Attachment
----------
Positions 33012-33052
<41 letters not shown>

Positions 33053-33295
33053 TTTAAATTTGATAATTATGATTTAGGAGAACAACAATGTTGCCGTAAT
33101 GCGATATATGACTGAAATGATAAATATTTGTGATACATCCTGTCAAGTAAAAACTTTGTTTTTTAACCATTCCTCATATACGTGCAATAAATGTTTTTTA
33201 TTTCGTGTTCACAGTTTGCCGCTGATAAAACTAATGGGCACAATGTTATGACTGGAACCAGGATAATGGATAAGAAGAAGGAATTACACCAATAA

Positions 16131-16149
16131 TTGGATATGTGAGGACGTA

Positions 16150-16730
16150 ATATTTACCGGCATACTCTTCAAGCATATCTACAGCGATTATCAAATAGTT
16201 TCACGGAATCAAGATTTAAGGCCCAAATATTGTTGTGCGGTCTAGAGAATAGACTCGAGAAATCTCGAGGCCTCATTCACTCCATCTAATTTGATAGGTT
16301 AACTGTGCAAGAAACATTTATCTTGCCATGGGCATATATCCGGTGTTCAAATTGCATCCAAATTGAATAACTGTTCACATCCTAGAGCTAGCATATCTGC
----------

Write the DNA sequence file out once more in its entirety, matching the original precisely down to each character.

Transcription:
Positions 33012-33052
<41 letters not shown>

Positions 33053-33295
33053 TTTAAATTTGATAATTATGATTTAGGAGAACAACAATGTTGCCGTAAT
33101 GCGATATATGACTGAAATGATAAATATTTGTGATACATCCTGTCAAGTAAAAACTTTGTTTTTTAACCATTCCTCATATACGTGCAATAAATGTTTTTTA
33201 TTTCGTGTTCACAGTTTGCCGCTGATAAAACTAATGGGCACAATGTTATGACTGGAACCAGGATAATGGATAAGAAGAAGGAATTACACCAATAA

Positions 16131-16149
16131 TTGGATATGTGAGGACGTA

Positions 16150-16730
16150 ATATTTACCGGCATACTCTTCAAGCATATCTACAGCGATTATCAAATAGTT
16201 TCACGGAATCAAGATTTAAGGCCCAAATATTGTTGTGCGGTCTAGAGAATAGACTCGAGAAATCTCGAGGCCTCATTCACTCCATCTAATTTGATAGGTT
16301 AACTGTGCAAGAAACATTTATCTTGCCATGGGCATATATCCGGTGTTCAAATTGCATCCAAATTGAATAACTGTTCACATCCTAGAGCTAGCATATCTGC